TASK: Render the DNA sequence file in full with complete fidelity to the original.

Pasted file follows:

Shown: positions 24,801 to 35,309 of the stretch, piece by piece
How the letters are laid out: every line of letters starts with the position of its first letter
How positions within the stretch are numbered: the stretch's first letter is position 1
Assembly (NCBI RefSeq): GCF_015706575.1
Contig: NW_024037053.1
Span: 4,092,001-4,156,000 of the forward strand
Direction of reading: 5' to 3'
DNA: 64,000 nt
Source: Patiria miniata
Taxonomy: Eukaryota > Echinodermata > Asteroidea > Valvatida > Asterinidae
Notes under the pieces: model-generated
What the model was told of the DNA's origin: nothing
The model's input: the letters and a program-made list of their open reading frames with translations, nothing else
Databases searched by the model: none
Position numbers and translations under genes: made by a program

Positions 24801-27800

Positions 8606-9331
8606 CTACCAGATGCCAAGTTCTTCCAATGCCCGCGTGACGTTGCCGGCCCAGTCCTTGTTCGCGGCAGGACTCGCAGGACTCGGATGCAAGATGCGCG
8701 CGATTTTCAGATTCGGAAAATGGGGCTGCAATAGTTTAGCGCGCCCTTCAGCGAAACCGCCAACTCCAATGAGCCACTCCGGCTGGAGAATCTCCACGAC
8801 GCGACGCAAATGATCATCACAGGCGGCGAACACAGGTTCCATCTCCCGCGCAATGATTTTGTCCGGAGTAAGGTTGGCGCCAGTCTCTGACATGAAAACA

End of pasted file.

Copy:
Shown: positions 24,801 to 35,309 of the stretch, piece by piece
How the letters are laid out: every line of letters starts with the position of its first letter
How positions within the stretch are numbered: the stretch's first letter is position 1
Assembly (NCBI RefSeq): GCF_015706575.1
Contig: NW_024037053.1
Span: 4,092,001-4,156,000 of the forward strand
Direction of reading: 5' to 3'
DNA: 64,000 nt
Source: Patiria miniata
Taxonomy: Eukaryota > Echinodermata > Asteroidea > Valvatida > Asterinidae
Notes under the pieces: model-generated
What the model was told of the DNA's origin: nothing
The model's input: the letters and a program-made list of their open reading frames with translations, nothing else
Databases searched by the model: none
Position numbers and translations under genes: made by a program

Positions 24801-27800

Positions 8606-9331
8606 CTACCAGATGCCAAGTTCTTCCAATGCCCGCGTGACGTTGCCGGCCCAGTCCTTGTTCGCGGCAGGACTCGCAGGACTCGGATGCAAGATGCGCG
8701 CGATTTTCAGATTCGGAAAATGGGGCTGCAATAGTTTAGCGCGCCCTTCAGCGAAACCGCCAACTCCAATGAGCCACTCCGGCTGGAGAATCTCCACGAC
8801 GCGACGCAAATGATCATCACAGGCGGCGAACACAGGTTCCATCTCCCGCGCAATGATTTTGTCCGGAGTAAGGTTGGCGCCAGTCTCTGACATGAAAACA